For others, the Middle East remains the most important area to watch for potential disruption to the global economy.
Almost a year after the beginning of the "Arab Spring" democracy movement, the region remains in political flux with untested Islamist parties winning power across north Africa and Syria's uprising slowly turning towards outright civil war.
After the fall of several veteran Western-backed Arab rulers, the withdrawal of US forces from Iraq is seen as the latest sign of the diminishing influence of Western powers in a region they dominated for some 200 years.
In the resulting vacuum, regional powers such as Turkey, Saudi Arabia and an isolated and perhaps more erratic Iran appear in increasingly open confrontation.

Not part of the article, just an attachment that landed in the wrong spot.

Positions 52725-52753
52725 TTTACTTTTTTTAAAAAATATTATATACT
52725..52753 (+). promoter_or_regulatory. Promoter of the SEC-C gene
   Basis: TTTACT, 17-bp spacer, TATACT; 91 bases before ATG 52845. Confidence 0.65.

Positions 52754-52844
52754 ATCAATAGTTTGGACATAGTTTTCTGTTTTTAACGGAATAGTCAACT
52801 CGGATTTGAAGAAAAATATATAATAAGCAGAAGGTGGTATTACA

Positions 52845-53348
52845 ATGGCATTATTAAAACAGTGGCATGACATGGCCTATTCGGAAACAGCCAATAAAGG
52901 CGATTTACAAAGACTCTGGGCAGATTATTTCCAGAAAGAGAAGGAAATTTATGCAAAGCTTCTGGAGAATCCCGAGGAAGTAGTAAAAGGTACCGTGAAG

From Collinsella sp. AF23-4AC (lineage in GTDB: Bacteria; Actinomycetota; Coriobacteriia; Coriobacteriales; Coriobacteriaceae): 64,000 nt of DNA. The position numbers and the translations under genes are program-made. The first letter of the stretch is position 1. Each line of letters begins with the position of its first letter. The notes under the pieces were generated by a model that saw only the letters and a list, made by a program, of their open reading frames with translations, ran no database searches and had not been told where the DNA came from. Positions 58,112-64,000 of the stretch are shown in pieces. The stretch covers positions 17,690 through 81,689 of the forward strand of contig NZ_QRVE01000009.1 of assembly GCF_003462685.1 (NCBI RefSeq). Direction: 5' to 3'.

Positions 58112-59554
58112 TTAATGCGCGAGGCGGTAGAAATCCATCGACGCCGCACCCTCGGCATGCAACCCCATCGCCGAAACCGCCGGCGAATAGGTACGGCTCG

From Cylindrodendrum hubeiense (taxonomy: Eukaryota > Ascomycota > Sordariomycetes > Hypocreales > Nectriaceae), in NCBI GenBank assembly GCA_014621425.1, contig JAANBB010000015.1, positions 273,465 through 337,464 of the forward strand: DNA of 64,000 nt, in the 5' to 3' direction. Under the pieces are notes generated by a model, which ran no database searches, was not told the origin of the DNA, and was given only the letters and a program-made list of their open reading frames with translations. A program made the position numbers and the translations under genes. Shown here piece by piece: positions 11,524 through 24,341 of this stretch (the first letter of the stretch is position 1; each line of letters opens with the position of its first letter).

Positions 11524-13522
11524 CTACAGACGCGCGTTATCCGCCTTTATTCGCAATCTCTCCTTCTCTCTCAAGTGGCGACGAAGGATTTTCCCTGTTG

Western intelligence estimates that Iran is moving closer to a viable nuclear weapon have a shorter timeline, and some analysts say 2012 could be the year when Tehran's enemies decide to go beyond covert sabotage with a military strike that could spark retaliation against oil supplies in the Gulf.
"The bigger wild card out there is an Israeli attack on Iran's nuclear facilities and elements of regime control," says Thomas Barnett, chief strategist of political risk consultancy Wikistrat, saying neither the Israeli nor the Iranian leadership looks inclined to back down. "The setting here is scary... something has got to give in this strategic equation."
Image: A demonstrator enters a slogan-covered structure opposite the Houses of Parliament in London December 5, 2011.